The Economics around betting – does it exist? What are your chances of making cash? What is your chance of winning big, winning small and even getting that little bit of pocket cash.

In recent years there has been a substantial global increase in interest in the study of betting. To some extent this has had some adverse effects on the changes in the way that betting and gambling/games markets worldwide are taxed and regulated. So let’s start first, with the big tickets, the big wins, first things first, the National Lottery.

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Given that the chances of winning the UK National Lottery is based on a series of numbers, it used to be 6 numbers are drawn at random from the set of integers between 1 and 49, however the game isn’t as easy as you’d like to think. The major change is an increase in the number of balls from 49 to 59. A new Millionaire Raffle will guarantee at least one millionaire per draw – but not major win. Since increasing the odds of the lottery from 49 to 59 it’s now three times harder to win the jackpot because the chance of matching all six balls has decreased from one in 14m to one in 45m.

So is there a way to increase your odds? Play numbers over 31. Studies show that most people play numbers based on special days of the month such as birthdays and anniversaries. Therefore, by picking numbers over 31 or using random Quick Picks, you’ll decrease your chances of splitting a big prize. Consider setting up a lottery syndicate with a group of friends or colleagues. By each of you contributing a small amount each week, you can multiply your chances of grabbing a jackpot and perhaps grow closer to your mates in the process.

The top seven numbers to pop up since the National Lottery launched in 1994 have been 23, 40, 44, 38, 30 and 33 – however this is chance, not exactly statistics. These tips have been supplied by a recent economics graduate, economics is the study of statistics, chance and politics.  Economics is the type of degree tends to appeal to students who hold a strong grasp of mathematics, and even those who are also fascinated by the social sciences.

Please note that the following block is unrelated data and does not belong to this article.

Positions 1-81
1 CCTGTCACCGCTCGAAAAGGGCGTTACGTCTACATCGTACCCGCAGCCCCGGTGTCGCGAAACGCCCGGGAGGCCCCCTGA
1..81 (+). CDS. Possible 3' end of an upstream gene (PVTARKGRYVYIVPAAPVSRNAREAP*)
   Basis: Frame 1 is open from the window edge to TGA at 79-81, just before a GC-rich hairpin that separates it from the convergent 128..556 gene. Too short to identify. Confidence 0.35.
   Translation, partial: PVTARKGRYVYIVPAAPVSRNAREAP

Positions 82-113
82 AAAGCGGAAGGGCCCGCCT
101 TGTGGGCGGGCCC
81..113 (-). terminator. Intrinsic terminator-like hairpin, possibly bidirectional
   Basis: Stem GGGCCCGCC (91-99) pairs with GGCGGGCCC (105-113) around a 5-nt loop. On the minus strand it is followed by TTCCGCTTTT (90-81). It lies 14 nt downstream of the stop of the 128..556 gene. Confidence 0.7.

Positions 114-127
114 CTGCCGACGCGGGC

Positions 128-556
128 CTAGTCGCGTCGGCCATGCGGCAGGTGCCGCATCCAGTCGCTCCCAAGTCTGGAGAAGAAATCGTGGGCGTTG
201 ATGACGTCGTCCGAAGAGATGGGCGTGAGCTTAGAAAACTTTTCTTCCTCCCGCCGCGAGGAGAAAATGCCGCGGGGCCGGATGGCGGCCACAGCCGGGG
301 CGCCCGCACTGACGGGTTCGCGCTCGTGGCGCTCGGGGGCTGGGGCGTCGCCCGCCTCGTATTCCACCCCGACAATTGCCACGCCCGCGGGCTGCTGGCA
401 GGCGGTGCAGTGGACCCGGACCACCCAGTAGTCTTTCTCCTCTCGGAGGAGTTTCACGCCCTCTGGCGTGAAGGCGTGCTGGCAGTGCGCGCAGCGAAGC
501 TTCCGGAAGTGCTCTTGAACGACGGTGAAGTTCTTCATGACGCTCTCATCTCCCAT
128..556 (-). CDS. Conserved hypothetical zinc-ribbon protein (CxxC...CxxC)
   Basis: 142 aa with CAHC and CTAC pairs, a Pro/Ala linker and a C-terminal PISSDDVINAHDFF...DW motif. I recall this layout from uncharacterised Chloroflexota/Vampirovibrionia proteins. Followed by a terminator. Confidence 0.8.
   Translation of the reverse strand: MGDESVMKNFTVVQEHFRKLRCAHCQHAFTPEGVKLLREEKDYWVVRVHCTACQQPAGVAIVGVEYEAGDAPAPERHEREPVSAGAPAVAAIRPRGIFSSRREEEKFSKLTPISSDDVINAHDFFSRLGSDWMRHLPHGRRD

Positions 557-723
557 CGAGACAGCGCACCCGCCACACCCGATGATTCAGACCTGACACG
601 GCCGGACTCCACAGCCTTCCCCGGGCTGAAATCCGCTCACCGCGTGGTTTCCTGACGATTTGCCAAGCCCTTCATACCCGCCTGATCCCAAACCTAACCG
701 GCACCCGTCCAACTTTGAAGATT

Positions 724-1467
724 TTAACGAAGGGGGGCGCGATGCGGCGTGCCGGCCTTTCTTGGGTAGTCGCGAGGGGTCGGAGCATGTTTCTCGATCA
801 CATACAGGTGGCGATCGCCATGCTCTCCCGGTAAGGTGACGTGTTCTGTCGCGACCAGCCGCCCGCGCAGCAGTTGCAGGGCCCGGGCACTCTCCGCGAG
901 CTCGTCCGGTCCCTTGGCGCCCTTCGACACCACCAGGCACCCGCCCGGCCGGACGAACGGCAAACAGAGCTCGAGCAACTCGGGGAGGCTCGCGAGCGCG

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So what about football? With the football betting market generating $700bn to $1tn per year, it’s globally a sensational market, but what are people betting on and what are you odds? A good way to determine if you have managed to achieve a value bet is to look at the closing prices in the Betfair Match Odds market. The Betfair prices gain accuracy from the volume of bets placed in the exchange, in mathematical and statistical terms this is often referred to as the ‘wisdom of crowds’. One thing you shouldn’t change though is your maximum liability, set this to something you are comfortable working with. You often find that sides with exceptional home form, such as Real Madrid and Barcelona, will often be over-backed initially (because backers think they are buying money) and then when the liquidity builds up and they settle back to their true price there is often an opportunity.

The first rule of football betting is a golden rule, you must shop around for the best value. Open accounts with as many online bookmakers as possible, they nearly all offer free bets to entice you to open accounts with them. Stick to singles or doubles. It is hard enough predicting the outcome of one match let alone five, then obviously choose which markets you bet on carefully. Stick to what you know and don’t bet on leagues you haven’t been following.

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There are 22 players including in a match along with officials and managerial changes so you’ll find that there are so many outcomes that can affect the match. But, as our economics graduates point out, that there are ways to research, push your odds in your favour and have a higher chance of achieving a higher likelihood of your bet coming in. Studying the likelihood of your odds and what can happen is a part of edging your best and learning more.

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